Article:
Toast, Bodhisattvas, and the Zen of Being Right
I’ve worked at an environmental not-for-profit called Sustainability Trust, pretty much since I left Zen Mountain Center in California back in 2003. I’ve seen our little organisation grow over the past 19 years from a staff of 2 to over 70 employees. During that journey I’ve served in a number of roles including 10 years as Chief Executive. I stepped down from that role, just before Covid hit. I’m now leading the development of our electricity retail company (Toast Electric) to provide low-cost power to low-income households who struggle with the dilemma of heating or eating.
As part of my new role, I get to do a lot of advocacy. This includes peddling the narrative that it is possible for business to benefit all beings. The energy market is dominated by large corporates who are structured for profit. And while in order to trade, attract clients, and stay on the right side of government they need to have some social-licence, at heart the financial bottom line is the prime motivator. Within this space, our electricity company (Toast Electric) has to compete with these behemoths and carve out a niche so we can trade and return our surpluses in the form of support for low-income households rather than providing executive salaries, pointy shoes and high-carbon lifestyles. To not be squashed, we need to create constructive relationships with these organisations – appealing to their better natures. I’m happy to say we’ve got some healthy dialogue going and contracted some competitive wholesale prices we can now pass onto our low-income clients.
This is all good worthy work, and shines a light on humans’ in-built greed for wealth, fame, gain and insurance against uncertainty. And in our organisation, composed of left-leaning social entrepreneurs, we can get awfully self-righteous. Buying into that story of the goodies vs the baddies, us vs them is very attractive when you’re a bodhisattva in the social or environmental sphere and battling against titans. However, to quote the Buddha from The Diamond Cutter Sutra If Subhuti a bodhisattva holds onto the idea that a self, a person, a living being, or a life span exists that person is not an authentic bodhisattva. I see that to “hold onto” the idea that I exist separately from other selves, people, beings or indeed time doesn’t serve me well. And perhaps makes matters worse – the more “self” I create the more “self” the person or organisation on the other side creates.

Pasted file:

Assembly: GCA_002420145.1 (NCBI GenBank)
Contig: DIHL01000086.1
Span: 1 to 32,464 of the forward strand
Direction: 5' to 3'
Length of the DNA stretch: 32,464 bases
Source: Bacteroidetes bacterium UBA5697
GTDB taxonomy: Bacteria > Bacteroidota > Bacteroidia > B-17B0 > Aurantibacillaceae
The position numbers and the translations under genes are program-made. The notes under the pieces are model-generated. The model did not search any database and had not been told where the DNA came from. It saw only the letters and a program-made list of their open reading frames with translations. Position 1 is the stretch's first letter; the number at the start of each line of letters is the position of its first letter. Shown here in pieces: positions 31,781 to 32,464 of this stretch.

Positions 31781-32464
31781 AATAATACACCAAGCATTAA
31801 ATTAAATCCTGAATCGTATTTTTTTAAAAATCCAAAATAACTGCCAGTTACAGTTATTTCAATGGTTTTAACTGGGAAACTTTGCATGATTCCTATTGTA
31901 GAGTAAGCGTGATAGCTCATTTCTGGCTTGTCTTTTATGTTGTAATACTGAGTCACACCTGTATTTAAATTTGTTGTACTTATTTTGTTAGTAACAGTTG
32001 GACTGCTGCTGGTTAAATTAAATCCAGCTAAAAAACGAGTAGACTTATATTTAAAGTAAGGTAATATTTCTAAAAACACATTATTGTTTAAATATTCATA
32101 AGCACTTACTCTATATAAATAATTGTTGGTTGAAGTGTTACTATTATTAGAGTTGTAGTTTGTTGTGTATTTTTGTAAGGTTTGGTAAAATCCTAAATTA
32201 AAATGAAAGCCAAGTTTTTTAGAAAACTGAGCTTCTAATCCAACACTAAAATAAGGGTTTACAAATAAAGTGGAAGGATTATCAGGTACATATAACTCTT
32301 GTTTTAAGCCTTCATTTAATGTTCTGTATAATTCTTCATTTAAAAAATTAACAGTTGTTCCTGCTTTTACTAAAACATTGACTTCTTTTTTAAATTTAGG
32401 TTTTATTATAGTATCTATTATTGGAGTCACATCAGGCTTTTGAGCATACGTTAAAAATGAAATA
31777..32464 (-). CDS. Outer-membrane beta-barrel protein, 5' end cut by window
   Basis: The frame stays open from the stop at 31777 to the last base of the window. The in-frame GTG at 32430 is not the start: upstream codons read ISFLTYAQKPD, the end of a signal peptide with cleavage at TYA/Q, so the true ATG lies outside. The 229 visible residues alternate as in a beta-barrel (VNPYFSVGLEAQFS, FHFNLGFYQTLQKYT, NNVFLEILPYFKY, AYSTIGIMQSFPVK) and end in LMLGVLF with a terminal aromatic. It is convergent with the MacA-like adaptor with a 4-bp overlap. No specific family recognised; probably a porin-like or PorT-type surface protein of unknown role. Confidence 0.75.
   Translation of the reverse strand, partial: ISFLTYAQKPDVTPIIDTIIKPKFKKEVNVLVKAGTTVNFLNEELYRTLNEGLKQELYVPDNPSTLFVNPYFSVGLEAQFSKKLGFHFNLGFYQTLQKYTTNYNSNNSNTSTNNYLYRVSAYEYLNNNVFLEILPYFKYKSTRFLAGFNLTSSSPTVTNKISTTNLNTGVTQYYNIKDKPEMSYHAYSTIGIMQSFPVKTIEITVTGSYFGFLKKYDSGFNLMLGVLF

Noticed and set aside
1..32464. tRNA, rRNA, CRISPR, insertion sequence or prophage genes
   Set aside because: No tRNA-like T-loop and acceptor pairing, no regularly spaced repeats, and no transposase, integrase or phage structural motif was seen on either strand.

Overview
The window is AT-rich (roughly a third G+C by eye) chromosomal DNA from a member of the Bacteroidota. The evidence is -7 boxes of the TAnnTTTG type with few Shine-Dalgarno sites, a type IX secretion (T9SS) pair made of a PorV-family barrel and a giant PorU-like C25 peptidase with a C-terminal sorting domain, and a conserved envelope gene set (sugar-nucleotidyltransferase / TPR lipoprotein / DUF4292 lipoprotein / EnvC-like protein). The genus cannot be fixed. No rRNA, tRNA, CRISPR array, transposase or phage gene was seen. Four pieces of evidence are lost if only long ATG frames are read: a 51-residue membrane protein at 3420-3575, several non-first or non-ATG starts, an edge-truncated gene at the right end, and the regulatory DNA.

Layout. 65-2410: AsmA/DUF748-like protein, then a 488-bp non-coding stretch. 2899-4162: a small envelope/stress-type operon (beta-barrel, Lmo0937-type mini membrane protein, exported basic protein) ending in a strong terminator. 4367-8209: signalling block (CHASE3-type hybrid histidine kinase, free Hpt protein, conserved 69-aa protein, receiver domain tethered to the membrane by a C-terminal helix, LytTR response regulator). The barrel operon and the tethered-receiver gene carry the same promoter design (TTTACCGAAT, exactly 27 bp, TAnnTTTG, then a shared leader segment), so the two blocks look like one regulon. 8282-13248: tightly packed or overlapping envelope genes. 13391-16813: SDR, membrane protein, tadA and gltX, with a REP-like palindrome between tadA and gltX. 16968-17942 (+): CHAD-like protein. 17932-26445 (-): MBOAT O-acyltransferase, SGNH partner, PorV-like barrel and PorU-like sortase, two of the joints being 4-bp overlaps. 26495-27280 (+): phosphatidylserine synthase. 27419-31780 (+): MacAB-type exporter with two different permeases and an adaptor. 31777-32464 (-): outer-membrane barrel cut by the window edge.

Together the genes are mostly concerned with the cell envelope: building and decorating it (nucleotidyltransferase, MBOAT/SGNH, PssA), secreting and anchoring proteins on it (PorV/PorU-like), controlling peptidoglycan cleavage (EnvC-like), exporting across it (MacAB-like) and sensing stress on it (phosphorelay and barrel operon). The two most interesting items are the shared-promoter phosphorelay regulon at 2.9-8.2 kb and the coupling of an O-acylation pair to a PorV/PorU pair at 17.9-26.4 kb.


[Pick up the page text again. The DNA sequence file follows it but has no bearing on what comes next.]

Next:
So how to do this essential work, create a better world and acknowledge that we’re all reliant on everyone coming across. As the Buddha says, “Holding on” is the problem. Being so invested in being right and thinking we’ve got the whole truth is a problem. And it’s not the holding on that is the only problem, it’s. always holding on, or perhaps more importantly not knowing that we’re holding on. The only solution I see to this is practice. How else can we become aware of the arising of thoughts and see that none of this has any permanent abiding self. Seeing that basic fact, means we can work hard, but not get too tied up in results. Seeing this fact, we can also become aware that others are in the same predicament. It's long, slow, deep, deep work, but panacea for the soul. What else are you going to do with this short and precious life?